Our guest columnist today is Dr. Connors from the University of Idaho. Take it away Jim.
What’s In A Name? Part 1 – National FFA
Dr. James J. Connors
Ask anyone involved in agricultural education what FFA stands for and they will respond Future Farmers of America. However, most don’t know the long and complex history behind the official name of the organization. Even today in 2021, most FFA members and advisors alike are unaware of the official name of their own organization.
The predecessor to the Future Farmers of America was the Future Farmers of Virginia (FFV). Henry Groseclose, the “Father of the FFA,” is credited with naming the new organization Future Farmers of Virginia. He got the idea from the “First Families of Virginia” which included noted farmers George Washington and Thomas Jefferson.
In Dr. Moore’s Friday Footnote titled The Future Farmers of Dixie we learned that in 1927 agricultural leaders encouraged state officials to create state-wide organizations named “Future Farmers of ,” for their individual states. At a spring 1928 agricultural education conference, officials in the southeastern part of the country developed plans to establish a “Future Farmers of Dixie.” Although they included a caveat that if a national organization of “Future Farmers” clubs was established, then the Future Farmers of Dixie would be dropped. This is exactly what happened when the Future Farmers of America was established in the fall of 1928.
Things remained pretty much the same for decades. However, periodically as the agricultural industry changed, there have been calls to change the name of the FFA. As far back as 57 years ago, FFA leaders were investigating changing the name of the organization. In 1964, Dr. Tenney conducted a survey of Head State Supervisors about a possible change. The rationale for a new name was to broaden the scope of the organization to “serve secondary school youth who are preparing for agricultural careers other than farming.”
The results of the short survey were very interesting. A majority of the State Supervisors thought the name, rituals, or objectives should be broadened from farming to agriculture. They did indicate that it should remain one organization. However, the supervisors were almost evenly split, 20 – Yes and 19 – No, to change the name of the organization. The respondents who wanted a name change recommended the new name be Future Farmers and Agriculturalists, thus retaining the initials FFA.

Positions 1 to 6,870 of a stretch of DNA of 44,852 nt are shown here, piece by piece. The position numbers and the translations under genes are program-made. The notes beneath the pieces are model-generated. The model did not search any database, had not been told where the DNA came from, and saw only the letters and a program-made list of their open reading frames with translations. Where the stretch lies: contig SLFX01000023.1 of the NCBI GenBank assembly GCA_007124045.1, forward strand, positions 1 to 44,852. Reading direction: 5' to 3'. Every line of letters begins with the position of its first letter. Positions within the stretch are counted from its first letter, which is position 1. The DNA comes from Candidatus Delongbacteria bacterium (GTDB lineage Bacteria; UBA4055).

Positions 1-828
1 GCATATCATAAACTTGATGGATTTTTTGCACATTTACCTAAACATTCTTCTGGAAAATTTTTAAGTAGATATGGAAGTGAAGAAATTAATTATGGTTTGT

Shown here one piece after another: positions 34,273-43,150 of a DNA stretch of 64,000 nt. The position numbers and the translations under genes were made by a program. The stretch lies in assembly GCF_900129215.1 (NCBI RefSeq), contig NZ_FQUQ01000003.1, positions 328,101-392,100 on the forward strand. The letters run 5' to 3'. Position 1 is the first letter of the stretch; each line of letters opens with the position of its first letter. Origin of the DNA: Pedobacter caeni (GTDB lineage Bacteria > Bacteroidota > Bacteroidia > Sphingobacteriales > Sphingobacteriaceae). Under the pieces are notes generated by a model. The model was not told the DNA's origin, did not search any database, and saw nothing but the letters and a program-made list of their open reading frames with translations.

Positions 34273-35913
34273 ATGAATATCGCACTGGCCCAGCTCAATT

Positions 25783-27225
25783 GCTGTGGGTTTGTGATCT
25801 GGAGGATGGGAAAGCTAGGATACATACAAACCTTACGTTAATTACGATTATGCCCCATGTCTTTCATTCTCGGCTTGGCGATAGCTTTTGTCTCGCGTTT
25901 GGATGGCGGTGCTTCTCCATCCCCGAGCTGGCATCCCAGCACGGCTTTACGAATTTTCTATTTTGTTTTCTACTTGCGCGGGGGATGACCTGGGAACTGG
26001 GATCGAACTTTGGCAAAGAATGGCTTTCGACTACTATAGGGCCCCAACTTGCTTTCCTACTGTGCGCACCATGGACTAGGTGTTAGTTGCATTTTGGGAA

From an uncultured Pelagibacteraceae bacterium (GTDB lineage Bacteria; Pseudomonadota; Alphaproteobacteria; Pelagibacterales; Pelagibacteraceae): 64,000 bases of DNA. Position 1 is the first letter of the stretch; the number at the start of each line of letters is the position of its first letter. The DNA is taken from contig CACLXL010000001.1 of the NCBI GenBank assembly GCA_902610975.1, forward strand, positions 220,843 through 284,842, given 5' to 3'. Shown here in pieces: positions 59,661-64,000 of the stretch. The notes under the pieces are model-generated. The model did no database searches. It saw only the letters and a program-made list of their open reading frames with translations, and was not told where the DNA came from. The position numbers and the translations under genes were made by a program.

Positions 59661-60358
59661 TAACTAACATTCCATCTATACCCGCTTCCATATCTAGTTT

Dr. Tenney reported the results of the survey to the FFA Board of Directors at their meeting on July 30, 1964.
Survey of Head State Supervisors on Changes in FFA
- Should the FFA be continued without change in name, rituals, or objectives?
Yes ____14____ No ____26____
- Should FFA ceremonies, objectives and creed be broadened from farming to agriculture?
Yes ____35____ No ____7__
- Should we attempt to serve all secondary school youth enrolled in vocational agriculture in one organization?
Yes ____36____ No ____6____
- Should a change be made in the name of the FFA so it may adequately serve all secondary school youth preparing for a career in agriculture?
Yes ____20____ No ____19____
- If you have a change in name, what name do you recommend?
Future Leaders of America 1
Future Farmers in Agriculture 1
Future Leaders in Agriculture 2
Future Agriculturalists of America 3
Future Farmers and Agriculturalists 12
One year later at the July 1965 FFA Board of Directors’ meeting, an FFA Study Committee Report – General Agreements was presented. Two of the agreements included:
- That one youth organization should serve the needs of students in vocational agriculture.
- That the name of the organization and the emblem should continue to reflect the broadening image of vocational education in agriculture.
The report also included the following: